and integrate a variety of types and forms of information. The big picture represents the glue that
holds a company together.
When it comes to engaging and inspiring people to move in the same direction, empathizing
with customers, and developing talent, humans will continue to enjoy a strong comparative ad-
vantage over machines. As one observer noted, “I’ve still never seen a piece of technology that
could negotiate effectively, or motivate and lead a team, or figure out what’s going on in a rich
social situation, or get people to move in the direction you want” (McAfee, quoted in Kirkland
2014). In short, no computer will ever manage by walking around, but inspirational leadership
will always be in demand.
EFFECTS OF TECHNOLOGY ON HOW AND WHERE WE WORK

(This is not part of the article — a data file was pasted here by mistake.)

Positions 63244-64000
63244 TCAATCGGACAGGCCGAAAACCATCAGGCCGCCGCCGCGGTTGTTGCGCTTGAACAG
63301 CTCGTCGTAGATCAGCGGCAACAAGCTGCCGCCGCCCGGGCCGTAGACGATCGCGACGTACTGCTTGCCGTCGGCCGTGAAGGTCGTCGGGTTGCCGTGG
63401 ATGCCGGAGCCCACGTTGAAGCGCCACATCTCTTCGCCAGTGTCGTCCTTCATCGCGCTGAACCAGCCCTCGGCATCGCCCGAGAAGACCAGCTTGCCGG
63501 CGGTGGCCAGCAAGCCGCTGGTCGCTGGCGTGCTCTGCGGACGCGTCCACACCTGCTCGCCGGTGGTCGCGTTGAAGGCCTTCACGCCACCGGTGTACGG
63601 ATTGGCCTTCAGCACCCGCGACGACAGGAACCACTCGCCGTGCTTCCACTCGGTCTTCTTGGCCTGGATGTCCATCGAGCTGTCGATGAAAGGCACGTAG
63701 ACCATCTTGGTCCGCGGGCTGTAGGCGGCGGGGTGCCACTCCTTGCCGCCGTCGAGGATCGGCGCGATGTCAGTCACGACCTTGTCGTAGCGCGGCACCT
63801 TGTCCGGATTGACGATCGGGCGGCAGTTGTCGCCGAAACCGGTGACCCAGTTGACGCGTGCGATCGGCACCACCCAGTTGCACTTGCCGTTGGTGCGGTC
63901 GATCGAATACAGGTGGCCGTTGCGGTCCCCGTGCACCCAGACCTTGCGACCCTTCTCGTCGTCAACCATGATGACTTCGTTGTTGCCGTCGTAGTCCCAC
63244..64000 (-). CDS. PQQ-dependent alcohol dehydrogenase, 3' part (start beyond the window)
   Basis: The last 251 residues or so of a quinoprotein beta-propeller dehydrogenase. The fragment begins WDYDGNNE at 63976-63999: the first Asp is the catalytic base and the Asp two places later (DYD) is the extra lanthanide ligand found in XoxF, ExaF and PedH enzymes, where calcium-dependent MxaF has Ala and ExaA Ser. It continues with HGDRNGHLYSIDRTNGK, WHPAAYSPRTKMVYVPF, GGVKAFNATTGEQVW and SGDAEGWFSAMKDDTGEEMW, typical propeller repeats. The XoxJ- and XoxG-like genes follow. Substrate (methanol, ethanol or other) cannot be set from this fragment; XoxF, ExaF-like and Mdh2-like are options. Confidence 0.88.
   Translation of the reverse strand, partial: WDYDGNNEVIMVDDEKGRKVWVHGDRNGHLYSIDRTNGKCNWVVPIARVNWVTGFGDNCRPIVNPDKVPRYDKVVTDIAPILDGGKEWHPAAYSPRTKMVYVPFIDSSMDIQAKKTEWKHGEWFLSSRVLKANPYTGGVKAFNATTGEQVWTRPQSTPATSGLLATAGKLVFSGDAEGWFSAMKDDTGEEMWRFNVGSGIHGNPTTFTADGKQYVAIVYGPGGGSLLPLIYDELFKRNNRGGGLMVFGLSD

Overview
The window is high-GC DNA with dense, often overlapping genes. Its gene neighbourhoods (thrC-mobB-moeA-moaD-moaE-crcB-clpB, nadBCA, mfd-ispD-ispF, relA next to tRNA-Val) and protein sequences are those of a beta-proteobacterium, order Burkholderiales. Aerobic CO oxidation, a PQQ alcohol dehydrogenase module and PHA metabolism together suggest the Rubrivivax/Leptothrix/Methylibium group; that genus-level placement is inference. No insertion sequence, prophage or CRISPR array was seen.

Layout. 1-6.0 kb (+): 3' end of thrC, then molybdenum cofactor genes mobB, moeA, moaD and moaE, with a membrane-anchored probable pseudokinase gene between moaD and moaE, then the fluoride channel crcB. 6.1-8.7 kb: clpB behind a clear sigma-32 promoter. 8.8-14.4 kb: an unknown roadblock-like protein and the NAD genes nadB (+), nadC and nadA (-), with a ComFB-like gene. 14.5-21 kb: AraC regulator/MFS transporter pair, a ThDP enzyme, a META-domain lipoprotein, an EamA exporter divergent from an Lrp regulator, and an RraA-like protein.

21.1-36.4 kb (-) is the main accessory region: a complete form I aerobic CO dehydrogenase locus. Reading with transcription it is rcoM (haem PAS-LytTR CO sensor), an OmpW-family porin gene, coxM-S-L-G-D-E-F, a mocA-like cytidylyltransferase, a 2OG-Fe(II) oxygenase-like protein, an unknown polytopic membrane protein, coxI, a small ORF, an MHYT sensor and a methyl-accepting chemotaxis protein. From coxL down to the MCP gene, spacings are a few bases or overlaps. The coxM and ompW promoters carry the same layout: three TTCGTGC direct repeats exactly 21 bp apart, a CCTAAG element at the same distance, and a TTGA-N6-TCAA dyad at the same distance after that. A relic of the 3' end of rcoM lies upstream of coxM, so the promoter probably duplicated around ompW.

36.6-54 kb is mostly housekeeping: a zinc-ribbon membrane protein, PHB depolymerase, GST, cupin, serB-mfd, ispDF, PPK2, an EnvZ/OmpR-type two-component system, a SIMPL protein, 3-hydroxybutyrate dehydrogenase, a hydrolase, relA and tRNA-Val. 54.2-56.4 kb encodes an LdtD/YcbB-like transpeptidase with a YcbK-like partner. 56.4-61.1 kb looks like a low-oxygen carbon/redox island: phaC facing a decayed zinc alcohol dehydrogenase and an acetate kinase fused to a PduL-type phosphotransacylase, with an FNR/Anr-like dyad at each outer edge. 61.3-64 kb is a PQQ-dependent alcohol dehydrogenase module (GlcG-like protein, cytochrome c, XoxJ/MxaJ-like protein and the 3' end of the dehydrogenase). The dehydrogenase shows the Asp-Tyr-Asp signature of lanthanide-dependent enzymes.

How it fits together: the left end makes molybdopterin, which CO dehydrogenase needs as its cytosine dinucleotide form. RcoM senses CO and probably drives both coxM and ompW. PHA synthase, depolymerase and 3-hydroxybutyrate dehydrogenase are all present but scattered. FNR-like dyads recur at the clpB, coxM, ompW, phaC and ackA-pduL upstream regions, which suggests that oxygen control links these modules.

Technology can be used to enable or to oppress people at work (Coovert & Thompson 2014b).
Indeed, the implementation of modern technology reflects both of these outcomes, as we shall
see. Psychological research and theory can help inform solutions to this problem. At a conceptual
level, self-determination theory (Deci & Ryan 2012, Ryan & Deci 2000) is a particularly use-
ful guide. That theory holds that self-motivation and well-being will be enhanced when innate
needs for autonomy, competence, and relatedness are satisfied, and diminished when these needs
are thwarted. Autonomy is the need to control one’s actions, to be a causal agent in one’s life.
Competence is the need to experience mastery and to affect one’s outcomes and surroundings.
Relatedness is the need to feel interpersonally connected with others (Greguras & Diefendorff
2009).
In practice, at least four considerations influence the adoption and implementation of workplace
technologies (Coovert & Thompson 2014b). First, are they natural and easy to use? Usability
concerns the interface between humans and technology (Hancock 2014), and it can be measured